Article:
If You Thought Persuasion Couldn't Get More Painful, You Were Wrong

Going into this book, I expected lots of pain, and a gorgeous love story that would make up for it (although to be completely honest there's a certain part of me that revels in the painful stuff too). However, all I got from this book was pain to the power of infinity, as the "love story" was more of a man's despicable use of a young girl who didn't do him any wrong, and his constant mistreatment of her despite the fact that he claimed to still love her after all these years.

If you guys haven't read the original Persuasion by Jane Austen or aren't familiar with its plot, it's about a young woman named Anne Elliot who was in love at a young age with a certain Frederick Wentworth. He asks for her hand in marriage, and while she really wanted to say yes, her family and friends' disapproval resulted in her turning down the proposal. Wentworth, angry but in a brokenhearted and not mean-spirited way, left for the navy, and Anne stayed with her family, shattered. A couple of years later, Wentworth is back in town.

I don't want to say anything else about that because once upon a time, Persuasion was my absolute favorite book ever, so I don't want to spoil anything. Now it's second behind Pride & Prejudice, but it's still a story very close to my heart - which is why it pains me so much that Staci Hart's novel does it such injustice.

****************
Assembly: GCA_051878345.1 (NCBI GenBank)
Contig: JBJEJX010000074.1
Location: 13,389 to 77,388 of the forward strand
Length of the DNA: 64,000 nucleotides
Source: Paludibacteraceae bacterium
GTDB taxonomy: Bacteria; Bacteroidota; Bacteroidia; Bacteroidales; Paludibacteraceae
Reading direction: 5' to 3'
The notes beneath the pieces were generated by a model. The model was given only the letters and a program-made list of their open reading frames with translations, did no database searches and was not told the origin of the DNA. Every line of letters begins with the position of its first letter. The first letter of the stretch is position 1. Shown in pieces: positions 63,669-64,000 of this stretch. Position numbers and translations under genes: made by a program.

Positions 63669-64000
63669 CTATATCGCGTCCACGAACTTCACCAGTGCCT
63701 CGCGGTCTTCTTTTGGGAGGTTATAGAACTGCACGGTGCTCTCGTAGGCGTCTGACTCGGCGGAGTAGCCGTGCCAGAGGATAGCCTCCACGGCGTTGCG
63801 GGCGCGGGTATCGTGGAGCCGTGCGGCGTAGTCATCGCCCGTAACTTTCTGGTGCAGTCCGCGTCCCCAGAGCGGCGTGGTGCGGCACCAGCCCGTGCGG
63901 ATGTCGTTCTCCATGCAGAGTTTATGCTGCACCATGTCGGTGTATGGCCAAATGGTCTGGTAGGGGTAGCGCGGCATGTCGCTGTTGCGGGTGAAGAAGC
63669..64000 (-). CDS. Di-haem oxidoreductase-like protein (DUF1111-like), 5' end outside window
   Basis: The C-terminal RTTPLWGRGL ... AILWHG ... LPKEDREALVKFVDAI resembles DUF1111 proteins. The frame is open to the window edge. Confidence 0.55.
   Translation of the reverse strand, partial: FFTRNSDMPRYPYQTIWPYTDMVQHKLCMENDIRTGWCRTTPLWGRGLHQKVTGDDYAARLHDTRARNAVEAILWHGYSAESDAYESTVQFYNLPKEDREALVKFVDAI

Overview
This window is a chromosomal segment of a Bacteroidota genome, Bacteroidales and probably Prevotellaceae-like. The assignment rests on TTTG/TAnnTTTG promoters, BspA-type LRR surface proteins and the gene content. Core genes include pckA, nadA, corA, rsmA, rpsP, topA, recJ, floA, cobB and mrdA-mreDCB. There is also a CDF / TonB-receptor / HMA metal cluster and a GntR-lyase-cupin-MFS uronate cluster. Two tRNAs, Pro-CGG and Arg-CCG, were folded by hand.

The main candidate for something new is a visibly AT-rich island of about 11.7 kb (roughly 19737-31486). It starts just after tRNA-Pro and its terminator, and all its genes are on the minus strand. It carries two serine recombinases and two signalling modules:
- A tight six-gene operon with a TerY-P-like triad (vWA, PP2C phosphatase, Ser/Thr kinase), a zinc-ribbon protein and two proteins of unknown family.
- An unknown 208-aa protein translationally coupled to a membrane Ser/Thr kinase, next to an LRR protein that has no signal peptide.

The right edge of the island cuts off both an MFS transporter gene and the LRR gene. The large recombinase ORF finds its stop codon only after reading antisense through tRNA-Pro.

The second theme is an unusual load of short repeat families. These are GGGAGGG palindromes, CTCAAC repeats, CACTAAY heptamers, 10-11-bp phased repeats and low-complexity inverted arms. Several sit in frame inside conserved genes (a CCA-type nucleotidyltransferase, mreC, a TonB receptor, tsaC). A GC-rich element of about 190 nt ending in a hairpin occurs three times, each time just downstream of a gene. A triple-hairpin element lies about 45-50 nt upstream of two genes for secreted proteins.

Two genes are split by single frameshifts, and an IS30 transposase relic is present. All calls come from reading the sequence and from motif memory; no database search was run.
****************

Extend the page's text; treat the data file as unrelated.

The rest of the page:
Reading this book without actually reading the book it's based on would lead people to believe that Persuasion is a romance about an unhealthy relationship, and this simply isn't the case. Sure, there's anger and angst, but these things are a normal part of any romance. In A Thousand Letters, though, there is PTSD, there is cancer, there is war, there is oppression, and there is a selfless woman beaten down not only by her entitled family members, but also the one man who holds her heart.

In Persuasion, despite Wentworth's grievances toward Anne's inability to make decisions on her own - or her easily persuadable nature, way back when she was a young'un - he is constantly looking out for her. There are scenes where it seems he's aware of her almost against his own will; they say actions say more than words, and this is certainly true in both books. In Persuasion, Wentworth is a treasure of a man. In A Thousand Letters, Wade is a bum. I understand he's suffering from the things he's seen in the army, but that is no excuse to treat Elliot the way he did. What's ironic is that Wade was the indecisive one in this book.

While I love pain, an unnecessary quantity of it is simply, well, unnecessary. I got nothing out of this book, and eventually had to skim through the latter portion of it because I had no patience for all but two or three of the characters. If you're looking for a great Persuasion retelling, I'd recommend For Darkness Shows the Stars by Diana Peterfreund. It's essentially Persuasion set in the future, with a science fiction twist to it. I believe it's my favorite Persuasion retelling to date.


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